The Sunday Mail
Sunday Mail Reporter
THE Standards Association of Zimbabwe (SAZ) has given 25 companies the green light to instal speed-limiting devices on public service vehicles, as Government steps up efforts to reduce road carnage.
Statutory Instrument (SI) 118 of 2023, which was promulgated in June 2023, makes it mandatory for all public service vehicles to be fitted with speed limiting and monitoring devices with effect from January 1 this year.
The legal instrument came after a multi-stakeholder national road safety indaba last year resolved to set the maximum speed for this class of vehicles at 100 kilometres per hour.
In a statement last week, the Ministry of Transport and Infrastructural Development said the devices had been tested and approved by SAZ and will be fitted by authorised installers.
“An analysis by the Traffic Safety Council of Zimbabwe on the cause of road traffic accidents showed that the main cause of fatalities was speeding, which accounted for 37 percent of the fatalities. About 92 percent of the established causes were human error, especially speeding,” said the ministry in the statement.
“Since the 1st of January 2024, it is now mandatory for public service vehicles to be installed with speed limiting and monitoring devices. This is meant to protect ordinary citizens, commuters and all road users.”
The new regulations prohibit the issuance of a certificate of fitness or road service permit for any passenger public service vehicle registered in Zimbabwe or a heavy vehicle with a net mass of 4 600 kilogrammes that is not fitted with the devices.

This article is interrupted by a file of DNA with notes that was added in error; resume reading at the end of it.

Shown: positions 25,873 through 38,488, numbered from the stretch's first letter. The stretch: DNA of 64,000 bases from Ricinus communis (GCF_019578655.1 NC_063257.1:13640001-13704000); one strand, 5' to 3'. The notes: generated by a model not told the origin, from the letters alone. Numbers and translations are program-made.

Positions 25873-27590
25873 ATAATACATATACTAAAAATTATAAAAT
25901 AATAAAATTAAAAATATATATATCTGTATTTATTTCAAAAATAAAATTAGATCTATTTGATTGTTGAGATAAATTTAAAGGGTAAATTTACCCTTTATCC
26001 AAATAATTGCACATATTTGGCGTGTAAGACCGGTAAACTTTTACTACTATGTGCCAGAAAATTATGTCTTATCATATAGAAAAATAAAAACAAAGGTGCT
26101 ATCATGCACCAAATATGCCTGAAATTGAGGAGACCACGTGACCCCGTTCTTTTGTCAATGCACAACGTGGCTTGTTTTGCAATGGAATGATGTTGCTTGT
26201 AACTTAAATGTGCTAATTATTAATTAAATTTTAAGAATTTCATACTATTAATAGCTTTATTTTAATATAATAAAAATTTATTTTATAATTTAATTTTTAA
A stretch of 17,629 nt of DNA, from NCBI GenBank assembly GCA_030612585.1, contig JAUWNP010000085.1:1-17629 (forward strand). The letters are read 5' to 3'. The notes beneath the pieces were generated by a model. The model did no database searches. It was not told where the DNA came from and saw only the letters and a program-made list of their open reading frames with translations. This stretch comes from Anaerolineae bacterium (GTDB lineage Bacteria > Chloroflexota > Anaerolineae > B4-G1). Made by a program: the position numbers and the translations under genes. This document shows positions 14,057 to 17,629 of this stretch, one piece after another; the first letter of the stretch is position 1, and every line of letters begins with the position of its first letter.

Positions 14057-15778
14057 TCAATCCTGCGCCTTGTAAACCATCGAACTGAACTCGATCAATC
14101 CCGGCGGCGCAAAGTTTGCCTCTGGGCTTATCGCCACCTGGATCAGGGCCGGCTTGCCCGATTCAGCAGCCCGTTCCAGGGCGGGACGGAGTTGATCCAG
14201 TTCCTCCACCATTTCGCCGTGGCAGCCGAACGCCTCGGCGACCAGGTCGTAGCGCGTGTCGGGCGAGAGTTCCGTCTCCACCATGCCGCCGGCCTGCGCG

Failure to comply with the requirements will result in a heavy fine or imprisonment.
“The ministry has instructed all VID (Vehicle Inspectorate Department) depots across the country to enforce SI 118 of 2023 on all PSVs (public service vehicles) and heavy vehicles with a net mass of 4 600kgs and above,” added the statement.
“A certificate of fitness will not be issued unless the vehicle has been fitted with a speed limiting and monitoring device. Similarly, vehicles without these devices will not be issued with road service permits.
“SI 118 of 2023 will thus go a long way in controlling speeding by PSV drivers. The ministry has also engaged the Zimbabwe Republic Police for enforcement of the requirements . . .”
The bulk of the installers — 22 — are in Harare and they are: Butrack Security; Jendie Automobiles; Kensrin Company; Systech Africa; Latrom System ICT Services; Fanset International; MapMeOut; Sater Rwanda; Track-It; ITrack; Ecocash Holdings; Scantech IoT; Monitrack T/A Securetrack; Sendem Transport Tech; Ezytrack; Guard Alert T/A Pinpoint; Sadie Motors; Eurem Power; Wacmat Investments; Gabe Remote Asset; Tracking T/A Cartrack; and Bantu Track Vehicle Tracking.
The other three are in Bulawayo (Highveld Security Services), Chiredzi (Fleetrack) and Masvingo (Identity Pictures).
According to the Traffic Safety Council of Zimbabwe, a road accident occurs in Zimbabwe every 15 minutes.
Most of the accidents are attributed to reckless driving, inadequate enforcement of traffic laws and use of defective vehicles, among other factors.